Terrible Things Do Not Rest

Illustration for Terrible Things Do Not Rest by Ella Crowther-Blue

There is a terrible thing in the lake. 

Behind the lodge, down the neatly trimmed granite stepping stones, past the rim of daffodils, and under the crystalline surface, there it lies. When the songbirds come out, it hides, shrouding itself in sunken, slimy grasses. When the deer stoop to drink before jerking and skittering away, it watches. It creeps in with the dam-ruled tides, nails sinking into the mottled earth. And when dusk falls and the dark rises, so too does it.

Above is an empty world. No moon, no sun, no cricket-song, no crepusculares creeping along the outskirts of the glade. The vibrant daffodils curled over and grey.

And it waits, struggling to keep from sinking back into the depths, until the lights of the lodge on the hill shine down on the water like headlights in a foggy dark. It shrinks beneath the glare until the top of its head barely shows.

Dawn emerges. The silt below shifts, and the terrible thing sinks back to the bed by its torso. It settles in a pile of fishbones and lost trinkets.

Daylight does not reach the lakebed. Brushes of sun smear across the inky blackness, warped by the whims of the un-still surface world. Light, however, is not needed. It knows beyond the gentle, wicked water, there lingers the faint touch of the world above.

A dock. Sparrows. Patio chairs. Drag-marks. Yew trees. Footprints. Sun baked bleach.

Dusk returns, and the terrible thing fights back up through the water to face the brightly lit lodge. This time, two silhouettes flicker between the windows, passing drinks and pacing. It cannot find the want or will to look away. It sinks before dawn.

On the third night, the terrible thing guts itself. Stones tumble from its hollowed-out abdomen. It is naked and so are its insides. Now, it is no longer tethered to the lakebed; it floats, instead, just feet beneath the surface, long hair coiling above it, reaching up to the blue summer sky. Minnows flit through the tendrils.

A hiker walks by some hours later, a golden retriever jogging by her side. The day is sweltering, and she slinks off her heavy backpack to settle at the end of the dock. She pulls off her shoes, rolls up her pants, and sighs as her feet are embraced by the cool water.

The surface is a one-way mirror. The hiker has long hair, pulled back into a French braid under a well-worn cap. The terrible thing tilts its head, following her movements diligently. As it watches, the hiker’s feet tangle in its hair. A chunk of hair tugs loose at the scalp, but untangles from the hiker’s ankle before she can notice.

The retriever is skittering around the edge of the lake and whining. He stumbles, trampling a patch of daffodil, and whines more. Raising her brows, the hiker leans back and whistles lightly for her dog. He stomps, sits, stands, then stomps some more. She speaks to him, chuckling. The terrible thing opens its maw in mimicry, but no sound comes out.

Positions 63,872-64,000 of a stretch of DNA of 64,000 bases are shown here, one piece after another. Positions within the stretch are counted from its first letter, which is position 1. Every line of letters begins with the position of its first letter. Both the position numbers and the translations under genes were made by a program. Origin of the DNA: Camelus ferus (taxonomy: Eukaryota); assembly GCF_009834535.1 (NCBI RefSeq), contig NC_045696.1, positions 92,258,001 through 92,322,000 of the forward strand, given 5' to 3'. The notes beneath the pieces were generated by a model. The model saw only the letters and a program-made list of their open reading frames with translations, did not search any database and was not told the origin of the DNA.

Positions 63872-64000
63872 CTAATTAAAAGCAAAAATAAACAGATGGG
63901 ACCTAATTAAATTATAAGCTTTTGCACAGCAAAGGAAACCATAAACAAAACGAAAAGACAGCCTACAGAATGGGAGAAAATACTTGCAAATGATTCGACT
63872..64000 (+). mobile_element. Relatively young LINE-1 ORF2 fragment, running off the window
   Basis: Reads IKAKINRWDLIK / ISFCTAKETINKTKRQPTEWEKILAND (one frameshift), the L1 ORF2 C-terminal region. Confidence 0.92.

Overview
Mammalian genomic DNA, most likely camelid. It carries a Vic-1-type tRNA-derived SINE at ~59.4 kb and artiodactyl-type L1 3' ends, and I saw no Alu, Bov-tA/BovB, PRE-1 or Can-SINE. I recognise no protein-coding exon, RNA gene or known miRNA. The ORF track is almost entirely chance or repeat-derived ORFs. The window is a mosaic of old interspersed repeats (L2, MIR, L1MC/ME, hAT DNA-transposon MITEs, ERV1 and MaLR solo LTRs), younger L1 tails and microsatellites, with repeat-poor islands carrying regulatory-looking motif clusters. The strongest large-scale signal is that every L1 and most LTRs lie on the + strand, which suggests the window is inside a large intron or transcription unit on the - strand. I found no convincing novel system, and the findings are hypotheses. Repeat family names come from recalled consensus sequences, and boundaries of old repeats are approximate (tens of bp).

The retriever starts barking, then screaming. Up the granite path, a man is shouting, and the hiker is out of the lake in a blink, cursing. She picks up her shoes and pack, and only when she is off the dock does her dog stop barking. He bites down on her pant leg and drags her back down the trail before she can get her shoes back on.

The two disappear, and there is a moment of yawning silence before the sparrows start singing again. A flock of crows settle in a far-off tree.

Another shout. Two sets of boots setting down the granite path at a quick pace.

The terrible thing closes its mouth and drifts under the dock.

A pair of men approach. One is in his favourite flannel, and the other in his university’s letterman. They walk directly onto the dock. The terrible thing has no tears with which to cry and no breath to hold. The men begin to curse.

“Who the hell was that? Do you think she saw?”

“It was just some stupid hiker. If she comes back, we’ll get the cops on her ass for trespassing.”

The terrible thing sinks and sinks and sinks and nestles down into the lakebed among the trinkets and rocks and bones. There it stays for two days, until its flesh purples and swells and its skin becomes a sogged cocoon. Lips rot away from teeth; nails flutter loose from their beds. It rots until it refuses to; until it rejects the gentle undoing of the water, until the lake seems satisfied with that which it has become, and it waits patiently, indifferent, holding the terrible thing.

On the sixth night, the terrible thing creeps to the surface again. The lodge curtains are pulled shut. The two silhouettes pace behind in the dim light. One approaches the other, and in a familiar motion, is struck across the face and falls.

As the terrible thing watches, a nerveless pain rises in its chest. Fear. Anger. In the dark of the night, it takes the slightest of breaths.

Another day passes. It lingers near the surface still, gazing from the water at a sparrow perched on the corner of the dock. The sun is out, the deer stand still in the trees, all the daffodils have turned to face the lake, and the pain has not faded.